Thimpu is the capital of the Royal Territory of Bhutan as well as the most popular Traveling place. Thimpu is also the root place to stay and travel Bhutan.


The valley of Paro is a beautiful valley of Bhutan bounded by the high walls of Himalaya. This eacufull valley has many places t visit in and around it.

Chellela Pass

The Chele La Pass is among the biggest vantage spots in Bhutan, from that you may marvel at a commanding point of views of the area snow-capped mountains and valleys anytime the Himalayan yaks grazing in the horizon, dotted with power supply pylons.

Wangdiphodrang was built in the 17th century. Its beauty enhances with the fact that it is located at the altitude of 1,350 meters to the south of Punakha. The dzong is exactly located at the convergence of Punakhachu and the Tang-chu River thus making it richer and glorious. No doubt, it is one of the most fascinating places of tourist interest in Bhutan.

Tongsa is the centre, when it comes to historically view the country of Bhutan. It forms the essential hub of the nation and offers a glimpse of hutans history. You will be mesmerized to witness the vast expanse of the spectacular landscape around Tongsa.

Bumthang Valley is famous because it is one of the most important historic placers of Bhutan. If one is interested in ancient Buddhist culture, he or she must visit the Bumthang Valley of Bhutan.

Phuentsholing is situated in the foothills of the Himalayas, on the border of Bhutan and India. and is the gateway of Bhutan from India.

Haa valley is situated near Paro and it is hanging in the hills of Himalayas. Many tourists come to visit the Haa Valley to experience the beauty of nature.

The Dochula Pass is a mountain pass in the snow covered Himalayas within Bhutan on the road from Thimpu to Punakha where 108 memorial chortens or stupas known as "Druk Wangyal Chortens" have been built by Ashi Dorji Wangmo Wangchuk, the eldest Queen Mother. Apart from the chortens there is a monastery called the Druk Wangyal Lhakhang (temple), built in honour of the fourth Druk Gyalpo (head of the state of Bhutan), Jigme Singye Wangchuck; the open grounds in its front yard is a venue for the annual Dochula Druk Wangyel Festival. The pass with 108 memorial chortens is adjacent to the country's first Royal Botanical Park.

Paro Taktsang is a prominent Himalayan Buddhist sacred site and the temple complex is located in the cliffside of the upper Paro valley in Bhutan. A temple complex was first built in 1692, around the Taktsang Senge Samdup cave where Guru Padmasambhava is said to have meditated for three years, three months, three weeks, three days and three hours in the 8th century. Padmasambhava is credited with introducing Buddhism to Bhutan and is the tutelary deity of the country. Today, Paro Taktsang is the best known of the thirteen taktsang or "tiger lair" caves in which he meditated.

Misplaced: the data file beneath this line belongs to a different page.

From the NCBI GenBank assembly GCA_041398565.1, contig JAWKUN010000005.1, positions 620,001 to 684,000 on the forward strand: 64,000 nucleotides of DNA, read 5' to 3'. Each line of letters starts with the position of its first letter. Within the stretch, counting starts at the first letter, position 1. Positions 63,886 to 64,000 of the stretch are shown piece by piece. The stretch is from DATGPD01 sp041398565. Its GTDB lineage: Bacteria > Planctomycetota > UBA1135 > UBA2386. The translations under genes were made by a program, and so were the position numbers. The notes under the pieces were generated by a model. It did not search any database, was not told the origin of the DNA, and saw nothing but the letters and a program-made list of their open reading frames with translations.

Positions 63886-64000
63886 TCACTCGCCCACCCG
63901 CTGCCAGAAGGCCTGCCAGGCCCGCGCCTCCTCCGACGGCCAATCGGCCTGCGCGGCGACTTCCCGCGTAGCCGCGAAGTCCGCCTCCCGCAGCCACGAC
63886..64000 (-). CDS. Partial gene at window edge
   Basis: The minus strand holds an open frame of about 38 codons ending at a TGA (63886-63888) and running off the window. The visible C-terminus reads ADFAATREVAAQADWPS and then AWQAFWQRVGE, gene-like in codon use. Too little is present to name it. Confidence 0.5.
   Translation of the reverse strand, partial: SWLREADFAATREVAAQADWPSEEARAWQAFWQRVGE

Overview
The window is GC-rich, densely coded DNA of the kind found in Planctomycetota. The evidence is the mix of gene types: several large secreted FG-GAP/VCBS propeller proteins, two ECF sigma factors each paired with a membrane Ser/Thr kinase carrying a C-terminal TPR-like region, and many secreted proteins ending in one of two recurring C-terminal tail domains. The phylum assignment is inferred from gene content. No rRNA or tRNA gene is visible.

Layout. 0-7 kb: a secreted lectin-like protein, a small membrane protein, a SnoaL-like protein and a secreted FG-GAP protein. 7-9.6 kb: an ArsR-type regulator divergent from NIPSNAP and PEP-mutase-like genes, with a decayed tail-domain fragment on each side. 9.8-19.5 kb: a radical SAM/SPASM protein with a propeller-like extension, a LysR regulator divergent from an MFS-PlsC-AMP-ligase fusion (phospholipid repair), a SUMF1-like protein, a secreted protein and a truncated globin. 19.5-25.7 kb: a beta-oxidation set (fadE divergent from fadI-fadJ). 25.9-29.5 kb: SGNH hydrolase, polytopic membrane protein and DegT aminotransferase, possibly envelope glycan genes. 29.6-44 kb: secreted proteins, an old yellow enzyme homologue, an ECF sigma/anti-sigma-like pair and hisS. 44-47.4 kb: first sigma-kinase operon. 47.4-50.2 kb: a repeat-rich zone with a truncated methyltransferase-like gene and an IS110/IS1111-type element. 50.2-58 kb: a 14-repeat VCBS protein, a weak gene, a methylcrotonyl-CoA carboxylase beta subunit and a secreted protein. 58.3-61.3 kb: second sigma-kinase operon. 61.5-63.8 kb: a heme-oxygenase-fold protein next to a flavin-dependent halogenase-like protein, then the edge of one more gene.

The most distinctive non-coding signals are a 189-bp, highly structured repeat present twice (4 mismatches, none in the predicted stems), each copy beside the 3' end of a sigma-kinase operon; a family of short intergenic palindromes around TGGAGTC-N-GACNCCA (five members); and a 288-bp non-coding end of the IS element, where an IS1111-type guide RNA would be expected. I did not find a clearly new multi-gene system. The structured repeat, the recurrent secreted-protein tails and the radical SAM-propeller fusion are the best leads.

The Memorial Stupa, Thimphu, also known as the Thimphu Chorten, is a stupa (Dzongkha chöten, cheten) in Thimphu, Bhutan, located on Doeboom Lam in the southern-central part of the city near the main roundabout and Indian military hospital. The stupa, built in 1974 to honor the third Druk Gyalpo, Jigme Dorji Wangchuck (1928–1972), is a prominent landmark in the city with its golden spires and bells.In 2008, it underwent extensive renovation. It is popularly known as "the most visible religious landmark in Bhutan". It was consecrated by Dudjom Jigdral Yeshe Dorje.

National Museum of Bhutan is a cultural museum in the town of Paro in western Bhutan. Established in 1968, in the renovated ancient Ta-dzong building, above Rinpung Dzong under the command of His Majesty, the King Jigme Dorji Wangchuck, the third hereditary Monarch of Bhutan. The necessary infrastructure was created to house some of the finest specimens of Bhutanese art, including masterpieces of bronze statues and paintings. Suitable galleries were constructed to house the extensive collections. Works of art were elegantly displayed on scientific lines.

Motithang Takin Preserve, located in the Motithang district of Thimphu, Bhutan is a wildlife reserve area for takin, the national animal of Bhutan. Originally a mini-zoo, it was converted into a preserve when it was discovered that the animals refrained from inhabiting the surrounding forest even when set free. The reason for declaring takin as a national animal of Bhutan on 25 November 2005 (Budorcas taxicolor) is attributed to a legend of the animal’s creation in Bhutan in the 15th century by Lama Drukpa Kunley.